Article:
Any way you analyze the situation, an epic conflict is brewing between the Trump administration and California. The president’s executive order for a less-restrictive Environmental Protection Agency (let’s call it EPA Lite) puts the White House at serious odds with the passionately unyielding California Air Resources Board.
Let’s go back to Nov. 10, 2016, when the Alliance of Automobile Manufacturers lobbied the newly elected president to roll back emission mandates, asking him to lead “efforts with EPA, NHTSA, CARB and automakers on finding a pathway forward. In a letter to the White House, the alliance recommended that Trump support “administrative and legislative reforms.”
The alliance of manufacturers stressed that reform is imperative, writing that “we live at a moment where technology and change are swamping the regulatory capacity to manage our emerging reality.”
In mid-March, Trump met with automakers in Detroit and in his address, he announced he would “work on the CAFÉ standards” so cars “can be made in America again.” A week later, the White House announced executive orders and a presidential memorandum that rescinds the climate change guidance of the Obama administration.
Trump is indicating he wants to cut the EPA back to the basic core mission. Notable, he’ll be reviewing the challenging fuel efficiency standards set by his predecessor.
According to a senior administration official, the president thinks “the best way to protect the environment” is to have a strong economy and the president is “not going to pursue climate or environmental policies that put the U.S. economy at risk.”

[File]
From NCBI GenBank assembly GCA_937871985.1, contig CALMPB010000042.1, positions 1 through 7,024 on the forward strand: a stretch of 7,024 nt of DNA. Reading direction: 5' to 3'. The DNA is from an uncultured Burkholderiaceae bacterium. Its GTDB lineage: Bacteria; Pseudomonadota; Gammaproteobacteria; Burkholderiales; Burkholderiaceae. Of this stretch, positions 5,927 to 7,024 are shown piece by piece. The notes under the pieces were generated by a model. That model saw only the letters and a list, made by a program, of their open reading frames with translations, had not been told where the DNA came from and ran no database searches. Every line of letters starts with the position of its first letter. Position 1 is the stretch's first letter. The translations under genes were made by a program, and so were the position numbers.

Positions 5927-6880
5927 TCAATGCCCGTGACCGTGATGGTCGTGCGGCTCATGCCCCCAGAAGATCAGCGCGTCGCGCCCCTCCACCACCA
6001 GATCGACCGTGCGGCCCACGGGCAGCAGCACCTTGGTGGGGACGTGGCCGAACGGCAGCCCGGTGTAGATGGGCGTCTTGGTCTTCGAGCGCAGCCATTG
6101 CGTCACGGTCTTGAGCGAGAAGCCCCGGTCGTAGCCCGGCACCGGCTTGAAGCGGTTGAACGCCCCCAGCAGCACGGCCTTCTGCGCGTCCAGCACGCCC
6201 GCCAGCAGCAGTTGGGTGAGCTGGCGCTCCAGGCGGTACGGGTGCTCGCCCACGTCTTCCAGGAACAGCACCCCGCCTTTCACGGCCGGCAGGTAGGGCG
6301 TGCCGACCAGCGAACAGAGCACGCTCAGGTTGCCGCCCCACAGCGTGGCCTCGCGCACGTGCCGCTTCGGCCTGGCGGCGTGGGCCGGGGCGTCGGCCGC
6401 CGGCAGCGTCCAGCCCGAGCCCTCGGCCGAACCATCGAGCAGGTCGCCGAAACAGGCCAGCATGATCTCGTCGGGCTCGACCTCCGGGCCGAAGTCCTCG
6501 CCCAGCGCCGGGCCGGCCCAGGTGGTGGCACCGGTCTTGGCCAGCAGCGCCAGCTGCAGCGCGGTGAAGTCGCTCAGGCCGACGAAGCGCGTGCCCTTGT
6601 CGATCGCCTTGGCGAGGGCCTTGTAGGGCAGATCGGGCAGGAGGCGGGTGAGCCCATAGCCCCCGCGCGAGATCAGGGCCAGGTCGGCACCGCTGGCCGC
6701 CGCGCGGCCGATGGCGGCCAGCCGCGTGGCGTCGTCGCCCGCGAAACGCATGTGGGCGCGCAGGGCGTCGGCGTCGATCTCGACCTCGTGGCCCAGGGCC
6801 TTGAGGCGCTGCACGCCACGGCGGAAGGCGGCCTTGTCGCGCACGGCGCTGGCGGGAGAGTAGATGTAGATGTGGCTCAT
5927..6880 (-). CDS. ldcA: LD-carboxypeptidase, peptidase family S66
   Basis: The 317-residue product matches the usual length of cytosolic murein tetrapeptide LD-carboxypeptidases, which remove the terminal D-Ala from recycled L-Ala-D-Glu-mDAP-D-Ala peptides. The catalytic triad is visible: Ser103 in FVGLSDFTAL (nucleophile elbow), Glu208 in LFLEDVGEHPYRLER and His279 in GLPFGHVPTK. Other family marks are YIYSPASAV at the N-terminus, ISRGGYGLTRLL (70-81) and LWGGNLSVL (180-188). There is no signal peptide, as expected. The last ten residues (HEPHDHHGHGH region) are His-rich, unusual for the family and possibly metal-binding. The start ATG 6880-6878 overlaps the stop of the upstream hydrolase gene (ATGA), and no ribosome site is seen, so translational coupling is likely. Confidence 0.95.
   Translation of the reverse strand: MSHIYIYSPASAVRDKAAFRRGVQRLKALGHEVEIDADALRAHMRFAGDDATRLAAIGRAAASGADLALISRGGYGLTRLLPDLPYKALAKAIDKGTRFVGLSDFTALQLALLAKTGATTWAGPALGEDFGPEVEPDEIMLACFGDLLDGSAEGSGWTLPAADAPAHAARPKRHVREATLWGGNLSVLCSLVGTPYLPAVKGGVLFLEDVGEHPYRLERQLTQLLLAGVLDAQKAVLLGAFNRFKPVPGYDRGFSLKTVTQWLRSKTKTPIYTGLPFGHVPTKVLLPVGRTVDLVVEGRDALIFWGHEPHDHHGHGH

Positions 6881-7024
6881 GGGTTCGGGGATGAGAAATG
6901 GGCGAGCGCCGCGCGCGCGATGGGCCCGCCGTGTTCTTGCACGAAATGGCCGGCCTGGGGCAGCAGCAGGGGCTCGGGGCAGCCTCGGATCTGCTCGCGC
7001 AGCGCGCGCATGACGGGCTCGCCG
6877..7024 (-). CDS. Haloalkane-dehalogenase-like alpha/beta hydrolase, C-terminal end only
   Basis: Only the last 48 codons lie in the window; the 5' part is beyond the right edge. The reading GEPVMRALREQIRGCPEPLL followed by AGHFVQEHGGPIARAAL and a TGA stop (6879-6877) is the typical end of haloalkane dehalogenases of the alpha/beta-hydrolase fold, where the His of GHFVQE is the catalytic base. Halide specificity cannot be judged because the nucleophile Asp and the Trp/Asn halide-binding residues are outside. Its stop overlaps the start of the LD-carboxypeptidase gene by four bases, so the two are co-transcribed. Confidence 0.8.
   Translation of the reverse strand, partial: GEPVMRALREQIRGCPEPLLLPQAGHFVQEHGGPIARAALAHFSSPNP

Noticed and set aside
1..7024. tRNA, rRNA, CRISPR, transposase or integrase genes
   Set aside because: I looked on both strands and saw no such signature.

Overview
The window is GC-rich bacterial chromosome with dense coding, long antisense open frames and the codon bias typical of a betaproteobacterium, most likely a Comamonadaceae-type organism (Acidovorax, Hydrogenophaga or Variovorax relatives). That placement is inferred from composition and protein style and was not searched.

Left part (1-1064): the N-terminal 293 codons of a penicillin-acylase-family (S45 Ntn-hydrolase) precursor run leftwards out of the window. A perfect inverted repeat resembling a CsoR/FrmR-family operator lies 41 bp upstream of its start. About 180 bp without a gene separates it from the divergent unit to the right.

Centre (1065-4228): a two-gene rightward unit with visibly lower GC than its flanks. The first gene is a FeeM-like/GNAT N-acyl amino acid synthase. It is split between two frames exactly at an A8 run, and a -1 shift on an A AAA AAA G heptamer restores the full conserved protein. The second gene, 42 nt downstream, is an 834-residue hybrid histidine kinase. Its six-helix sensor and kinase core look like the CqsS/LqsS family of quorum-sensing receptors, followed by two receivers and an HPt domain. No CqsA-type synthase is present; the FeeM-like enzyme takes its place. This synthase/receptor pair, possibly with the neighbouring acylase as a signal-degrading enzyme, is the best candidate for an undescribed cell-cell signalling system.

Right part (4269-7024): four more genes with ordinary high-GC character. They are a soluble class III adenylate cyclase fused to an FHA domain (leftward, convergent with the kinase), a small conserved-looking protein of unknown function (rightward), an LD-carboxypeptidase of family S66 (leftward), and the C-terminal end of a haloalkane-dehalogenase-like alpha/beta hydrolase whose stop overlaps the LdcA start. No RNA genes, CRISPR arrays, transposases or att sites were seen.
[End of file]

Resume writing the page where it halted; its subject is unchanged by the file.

According to Fuel Marketer News, executives at the American Petroleum Institute see it as an important step forward and one that will restore “common sense regulations that are needed to advance the U.S. energy renaissance.”
We aren’t sure how heavy-duty truck manufacturers feel but we can guess how OOIDA may react if the EPA/NHTSA noose were loosened. Remember that first-ever standards were finalized last August to reduce GHG and improve fuel efficiency of medium and heavy-duty vehicles for model year 2018 and beyond? OOIDA believes that rule will create higher costs, add complexity to truck systems and open the door for forcing new and unproven technologies. The real beef is for small-business truckers who need to be nimble to survive, which means having an adaptable operation. Lack of options and strict choices make it hard for small companies and rules that are too extreme offer poor incentives for the little guy.
Meanwhile, the environmental battlers on our nation’s West Coast are livid with the executive order that clashes with their long crusade for clean air. In California, the woman who describes herself on Twitter as Queen of Green is aghast. Mary Nichols, head of the California Air Resources Board, and the state’s governor Jerry Brown, swear they will not back off the state’s strict emission rules. For more than four decades, California has operated under an EPA waiver that allows the state to set tougher rules than the fed – that waiver secured by then-Gov. Reagan.
So, we end the week with a lot of guesswork and saber-rattling. Trump’s intentions regarding heavy truck rules? Still an unknown.
And no word yet if California is going to build a wall.
As an aside, on April 19, OOIDA’s attorneys will be in California with oral arguments in a case against the California Air Resources Board. OOIDA is represented by The Cullen Law Firm, the Association’s litigation counsel in Washington, D.C. The case was originally filed in a California district court in December 2013 and ended up in the Ninth Circuit Court. So far, the merits of the case have not been heard by any court. Other lawsuits have been filed, but denied on procedural or technical grounds. The real reason truckers have a big problem with CARB’s costly rules has never been argued – I repeat – never been argued.
With the arrival of EPA Lite and with CARB digging in, I’m not even going to venture a guess on what this means to OOIDA’s case but we’re confident that it will prevail on its own merit.
Sandi Soendker, editor-in-chief, brings more than 33 years of front-line journalism and publishing know-how to Land Line. She has covered the trucking industry since 1987. In 2013, she received the Lifetime Achievement Award from the Truck Writers of North America.